I could not quite swallow the irony that my colleague chose for me a Dr Seuss book to send me off. Touching really, to the point of tears, it was so appropriate. But Ted Geisel used Mom as the prototype for fascist dictators, and I grew up subversive therefore, as are my own kids. Simple words can be so empowering at each outset!

Could I somehow find a way through humor to let my colleague and former boss know how wrong it is to mother a team? To take their production narcissistically as her own. To find miraculously when someone outsmarts her that she'd already thought of that at the program's inception, and is now so glad that someone finally has midwife her own idea?

When I remarked a family discovery that my own Mom was destructively narcissistic, that she deployed her daughters against their father to their shame, that she couldn't separate her ego from her children and in her pride and gloating left me full of shame and wanting to hide, my colleague answered without hesitation that all Moms are narcissistic. Of course.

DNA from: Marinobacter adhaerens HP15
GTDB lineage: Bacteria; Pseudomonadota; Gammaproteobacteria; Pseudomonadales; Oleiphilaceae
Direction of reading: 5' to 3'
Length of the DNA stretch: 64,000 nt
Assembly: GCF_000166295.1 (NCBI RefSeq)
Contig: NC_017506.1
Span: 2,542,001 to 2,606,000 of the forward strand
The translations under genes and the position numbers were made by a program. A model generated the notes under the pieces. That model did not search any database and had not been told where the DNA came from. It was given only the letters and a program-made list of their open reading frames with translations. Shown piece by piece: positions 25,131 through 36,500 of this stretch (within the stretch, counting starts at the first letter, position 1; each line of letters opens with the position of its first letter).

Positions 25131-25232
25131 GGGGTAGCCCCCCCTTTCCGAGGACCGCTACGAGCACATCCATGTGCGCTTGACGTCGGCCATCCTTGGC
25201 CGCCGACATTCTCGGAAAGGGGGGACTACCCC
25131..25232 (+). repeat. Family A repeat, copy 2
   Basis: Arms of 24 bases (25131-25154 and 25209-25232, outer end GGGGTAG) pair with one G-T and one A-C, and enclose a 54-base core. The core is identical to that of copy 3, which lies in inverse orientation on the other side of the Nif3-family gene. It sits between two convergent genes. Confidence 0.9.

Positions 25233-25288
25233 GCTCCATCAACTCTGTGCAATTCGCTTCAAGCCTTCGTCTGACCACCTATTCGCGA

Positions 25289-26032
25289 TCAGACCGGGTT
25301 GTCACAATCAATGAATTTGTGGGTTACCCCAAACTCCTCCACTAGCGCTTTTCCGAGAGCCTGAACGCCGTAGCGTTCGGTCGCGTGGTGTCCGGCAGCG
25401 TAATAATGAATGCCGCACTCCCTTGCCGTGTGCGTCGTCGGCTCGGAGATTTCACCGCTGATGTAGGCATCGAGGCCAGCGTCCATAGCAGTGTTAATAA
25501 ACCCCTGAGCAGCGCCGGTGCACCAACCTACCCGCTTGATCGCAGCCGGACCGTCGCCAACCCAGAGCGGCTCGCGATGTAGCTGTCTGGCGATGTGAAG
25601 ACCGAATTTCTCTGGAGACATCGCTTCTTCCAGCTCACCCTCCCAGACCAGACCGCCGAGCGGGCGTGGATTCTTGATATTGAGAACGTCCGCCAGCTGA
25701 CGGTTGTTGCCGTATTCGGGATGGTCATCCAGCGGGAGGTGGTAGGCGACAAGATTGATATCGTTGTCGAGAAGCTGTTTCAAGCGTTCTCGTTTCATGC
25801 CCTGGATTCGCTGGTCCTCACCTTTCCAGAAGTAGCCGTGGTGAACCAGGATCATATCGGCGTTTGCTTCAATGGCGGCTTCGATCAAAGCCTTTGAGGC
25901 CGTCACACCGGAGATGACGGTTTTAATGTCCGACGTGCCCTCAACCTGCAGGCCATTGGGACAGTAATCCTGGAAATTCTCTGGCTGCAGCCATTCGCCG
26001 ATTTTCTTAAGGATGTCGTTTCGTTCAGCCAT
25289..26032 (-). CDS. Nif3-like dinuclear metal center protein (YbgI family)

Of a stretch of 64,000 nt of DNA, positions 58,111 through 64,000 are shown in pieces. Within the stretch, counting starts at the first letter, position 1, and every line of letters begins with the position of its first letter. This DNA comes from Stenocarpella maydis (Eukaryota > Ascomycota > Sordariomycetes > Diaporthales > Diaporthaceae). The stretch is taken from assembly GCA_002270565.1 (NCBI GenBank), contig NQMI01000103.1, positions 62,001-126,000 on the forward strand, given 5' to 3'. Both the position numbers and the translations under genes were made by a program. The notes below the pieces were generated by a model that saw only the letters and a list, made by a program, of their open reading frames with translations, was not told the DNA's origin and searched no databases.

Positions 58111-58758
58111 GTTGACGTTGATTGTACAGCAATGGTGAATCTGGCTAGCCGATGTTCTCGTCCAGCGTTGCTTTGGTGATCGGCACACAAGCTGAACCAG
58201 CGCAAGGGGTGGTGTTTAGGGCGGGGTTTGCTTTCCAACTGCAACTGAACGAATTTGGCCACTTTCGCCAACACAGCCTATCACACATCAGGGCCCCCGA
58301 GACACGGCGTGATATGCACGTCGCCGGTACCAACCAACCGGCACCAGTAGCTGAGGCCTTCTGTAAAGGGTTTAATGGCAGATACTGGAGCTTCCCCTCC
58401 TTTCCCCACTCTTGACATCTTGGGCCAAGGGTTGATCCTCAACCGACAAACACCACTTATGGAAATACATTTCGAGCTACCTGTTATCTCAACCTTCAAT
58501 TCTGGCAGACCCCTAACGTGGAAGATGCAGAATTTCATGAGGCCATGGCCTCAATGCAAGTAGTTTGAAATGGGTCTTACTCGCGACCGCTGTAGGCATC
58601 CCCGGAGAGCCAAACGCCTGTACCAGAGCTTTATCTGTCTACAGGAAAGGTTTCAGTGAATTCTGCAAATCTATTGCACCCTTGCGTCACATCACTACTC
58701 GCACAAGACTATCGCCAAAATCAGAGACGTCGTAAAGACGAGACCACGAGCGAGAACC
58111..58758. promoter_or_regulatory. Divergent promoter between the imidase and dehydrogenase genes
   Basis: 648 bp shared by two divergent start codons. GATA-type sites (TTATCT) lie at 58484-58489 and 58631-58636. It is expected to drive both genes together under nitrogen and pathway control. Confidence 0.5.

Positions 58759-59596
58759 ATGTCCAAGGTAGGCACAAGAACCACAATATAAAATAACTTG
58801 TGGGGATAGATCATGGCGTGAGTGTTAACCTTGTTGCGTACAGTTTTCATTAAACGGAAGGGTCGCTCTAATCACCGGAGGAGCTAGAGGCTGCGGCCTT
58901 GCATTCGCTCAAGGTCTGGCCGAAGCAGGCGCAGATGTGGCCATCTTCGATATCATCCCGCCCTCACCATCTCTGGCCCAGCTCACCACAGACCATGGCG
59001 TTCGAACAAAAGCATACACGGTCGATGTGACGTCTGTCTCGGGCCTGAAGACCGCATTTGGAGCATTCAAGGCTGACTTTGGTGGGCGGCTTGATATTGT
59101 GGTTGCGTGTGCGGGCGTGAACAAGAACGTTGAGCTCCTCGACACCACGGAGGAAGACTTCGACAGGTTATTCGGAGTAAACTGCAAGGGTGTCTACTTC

Perhaps a celebrity roast format, and I wish I had a million dollars to endow a chair in her name upon retirement already. My own Dad's voice R.I.P. still does echo within me conjectural statements of things I could say to most anybody if I were to want to hurt them beyond what knight's armor protects against.

Sometimes I do it entirely carelessly, a stray remark to son-in-law, which I know is me in destructive competition and I feel somehow as though I cannot help myself. I have so many important things to work out with him, he is that much more intelligent than I. So much more deserving of my daughter's love. No excuses padre, no excuses.